Yeah, we’re not the type to keep the drums going for an hour before a break. It’s something that flows kinda natural from the type of music we play, with lots of changeovers and breakdowns. Sometimes, it works really well to tease around and kinda see which directions would work best and sometimes, you just need to hit the gas and focus a bit more on the groove.  

Speaking of teasing, you two are quite the comedic type, in what ways has this gotten you in trouble since your are first and foremost artists? Tell us your best story/stories.

To be honest, there’s no stupid or fun or memorable story to this. We’re quite sensible guys and when we’re playing, we’ll always focus on delivering the best set we can. Sometimes, the best set just comes together with a large bottle of Gin. We really believe that when the crowd sees you’re having fun, it will reflect on them, so it’s in everyone’s interest if we’re having a good time.

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Would you say that it is having fun that drives you to do what you do? What else do you consider an inspiration?

It is what we tell eachother whenever we’ve got a really tough weekend of travel, long sets and basically only a few naps from Thursday to Sunday. “We’re doing this because we want to, not because we have to”. It helps you put things into perspective and realise that this is one of the weirdest and coolest ways to make a living in the world. So yeah, the fun is important. I think we’re quite ‘ambitious’ in a way. We really want to become the best producers and DJ’s we can be, so we’re always pushing ourselves to discover new things, and think about the musical direction we want to take. We’d be really happy if this is something we can keep doing for years and years, so that requires a certain dedication to push yourself ahead, to keep on developing yourself.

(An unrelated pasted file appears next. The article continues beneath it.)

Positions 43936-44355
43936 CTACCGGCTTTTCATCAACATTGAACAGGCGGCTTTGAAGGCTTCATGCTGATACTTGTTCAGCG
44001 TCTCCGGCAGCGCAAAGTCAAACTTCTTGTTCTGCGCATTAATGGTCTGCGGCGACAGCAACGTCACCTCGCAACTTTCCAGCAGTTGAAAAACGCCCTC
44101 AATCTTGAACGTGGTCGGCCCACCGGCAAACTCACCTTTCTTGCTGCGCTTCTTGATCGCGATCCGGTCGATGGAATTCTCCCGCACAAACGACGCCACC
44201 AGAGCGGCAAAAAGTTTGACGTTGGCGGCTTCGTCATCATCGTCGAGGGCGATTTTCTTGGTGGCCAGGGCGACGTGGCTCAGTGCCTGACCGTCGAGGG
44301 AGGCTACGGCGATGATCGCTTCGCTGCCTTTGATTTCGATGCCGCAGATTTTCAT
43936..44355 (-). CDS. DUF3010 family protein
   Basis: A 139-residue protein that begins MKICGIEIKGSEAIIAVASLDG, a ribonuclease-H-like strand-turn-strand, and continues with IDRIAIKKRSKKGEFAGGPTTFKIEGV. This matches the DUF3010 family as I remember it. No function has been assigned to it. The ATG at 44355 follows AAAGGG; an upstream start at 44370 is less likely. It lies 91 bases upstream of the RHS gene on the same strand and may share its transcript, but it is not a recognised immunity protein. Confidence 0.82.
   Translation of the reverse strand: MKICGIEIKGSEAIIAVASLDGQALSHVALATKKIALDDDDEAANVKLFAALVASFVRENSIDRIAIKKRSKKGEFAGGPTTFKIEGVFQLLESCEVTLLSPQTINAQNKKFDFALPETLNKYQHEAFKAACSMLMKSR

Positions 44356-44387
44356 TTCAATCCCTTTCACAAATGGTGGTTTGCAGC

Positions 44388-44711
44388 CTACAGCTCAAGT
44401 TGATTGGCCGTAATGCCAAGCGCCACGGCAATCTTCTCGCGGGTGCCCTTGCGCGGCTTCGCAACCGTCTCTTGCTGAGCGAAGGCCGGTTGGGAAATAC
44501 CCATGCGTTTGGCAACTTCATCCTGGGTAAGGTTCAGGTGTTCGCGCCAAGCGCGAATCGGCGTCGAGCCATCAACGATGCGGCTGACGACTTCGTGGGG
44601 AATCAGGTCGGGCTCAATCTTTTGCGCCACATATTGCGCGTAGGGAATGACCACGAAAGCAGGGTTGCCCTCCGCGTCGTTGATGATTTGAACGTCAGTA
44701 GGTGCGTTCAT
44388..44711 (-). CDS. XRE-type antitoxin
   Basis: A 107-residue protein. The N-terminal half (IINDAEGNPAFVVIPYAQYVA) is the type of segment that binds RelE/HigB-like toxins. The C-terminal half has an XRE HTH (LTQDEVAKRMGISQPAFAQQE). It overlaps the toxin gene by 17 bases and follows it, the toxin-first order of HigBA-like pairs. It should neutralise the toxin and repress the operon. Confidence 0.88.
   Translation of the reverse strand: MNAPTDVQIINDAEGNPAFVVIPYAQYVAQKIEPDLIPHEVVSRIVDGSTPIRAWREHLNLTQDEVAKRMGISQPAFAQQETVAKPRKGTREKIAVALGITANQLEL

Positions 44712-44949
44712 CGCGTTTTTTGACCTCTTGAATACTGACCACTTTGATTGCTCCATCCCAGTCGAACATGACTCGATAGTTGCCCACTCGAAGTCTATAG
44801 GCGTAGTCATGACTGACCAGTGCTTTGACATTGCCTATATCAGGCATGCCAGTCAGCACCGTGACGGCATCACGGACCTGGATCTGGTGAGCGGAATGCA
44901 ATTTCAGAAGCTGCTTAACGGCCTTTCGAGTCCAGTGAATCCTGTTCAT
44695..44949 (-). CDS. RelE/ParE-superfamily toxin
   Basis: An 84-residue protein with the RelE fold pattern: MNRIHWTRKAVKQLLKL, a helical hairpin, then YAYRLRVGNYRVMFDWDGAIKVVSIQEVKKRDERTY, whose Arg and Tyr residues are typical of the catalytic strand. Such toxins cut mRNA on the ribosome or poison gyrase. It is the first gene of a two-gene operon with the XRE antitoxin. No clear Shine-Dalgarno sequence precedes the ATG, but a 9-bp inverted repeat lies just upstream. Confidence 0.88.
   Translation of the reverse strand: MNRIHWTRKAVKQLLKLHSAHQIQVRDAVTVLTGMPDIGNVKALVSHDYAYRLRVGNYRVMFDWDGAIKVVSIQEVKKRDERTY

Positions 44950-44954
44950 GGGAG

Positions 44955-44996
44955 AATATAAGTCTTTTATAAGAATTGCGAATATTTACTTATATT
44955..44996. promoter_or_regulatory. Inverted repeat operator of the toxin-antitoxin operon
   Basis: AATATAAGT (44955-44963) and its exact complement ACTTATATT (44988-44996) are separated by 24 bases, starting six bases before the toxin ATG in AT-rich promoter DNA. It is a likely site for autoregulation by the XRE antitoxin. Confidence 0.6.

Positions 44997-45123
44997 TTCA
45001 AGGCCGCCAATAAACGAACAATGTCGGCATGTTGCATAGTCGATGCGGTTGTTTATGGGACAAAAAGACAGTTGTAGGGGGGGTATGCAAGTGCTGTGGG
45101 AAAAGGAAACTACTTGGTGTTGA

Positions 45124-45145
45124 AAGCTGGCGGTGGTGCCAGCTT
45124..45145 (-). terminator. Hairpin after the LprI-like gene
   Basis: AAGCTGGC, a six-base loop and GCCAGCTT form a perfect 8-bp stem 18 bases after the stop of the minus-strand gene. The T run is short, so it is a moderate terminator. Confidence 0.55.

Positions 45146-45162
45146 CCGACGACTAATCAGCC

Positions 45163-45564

Which venues or festivals do you think where big highlights in your career or which have made an impression on you at least?

An easy pick would be Panorama bar. It was one of our first live shows within half a year after releasing our first EP. We’ve also played live at an abandoned rocket base in the far north east of Germany. After hours of driving, we suddenly were at this festival site where we played at night for 3000 people holding neon lighted umbrella’s, random inflatable objects and a whole bunch of weird accessories. We’re playing Glastonbury next week, which I think is a big highlight in our career. To play on such  a renowned festival for Block9 with its crazy decoration is just the coolest thing ever.

Your label, Heist Recordings, how did this initiate and how is it going so far? Do you have any specific  methods to how you go about it or do you just aim for fun and see what comes out?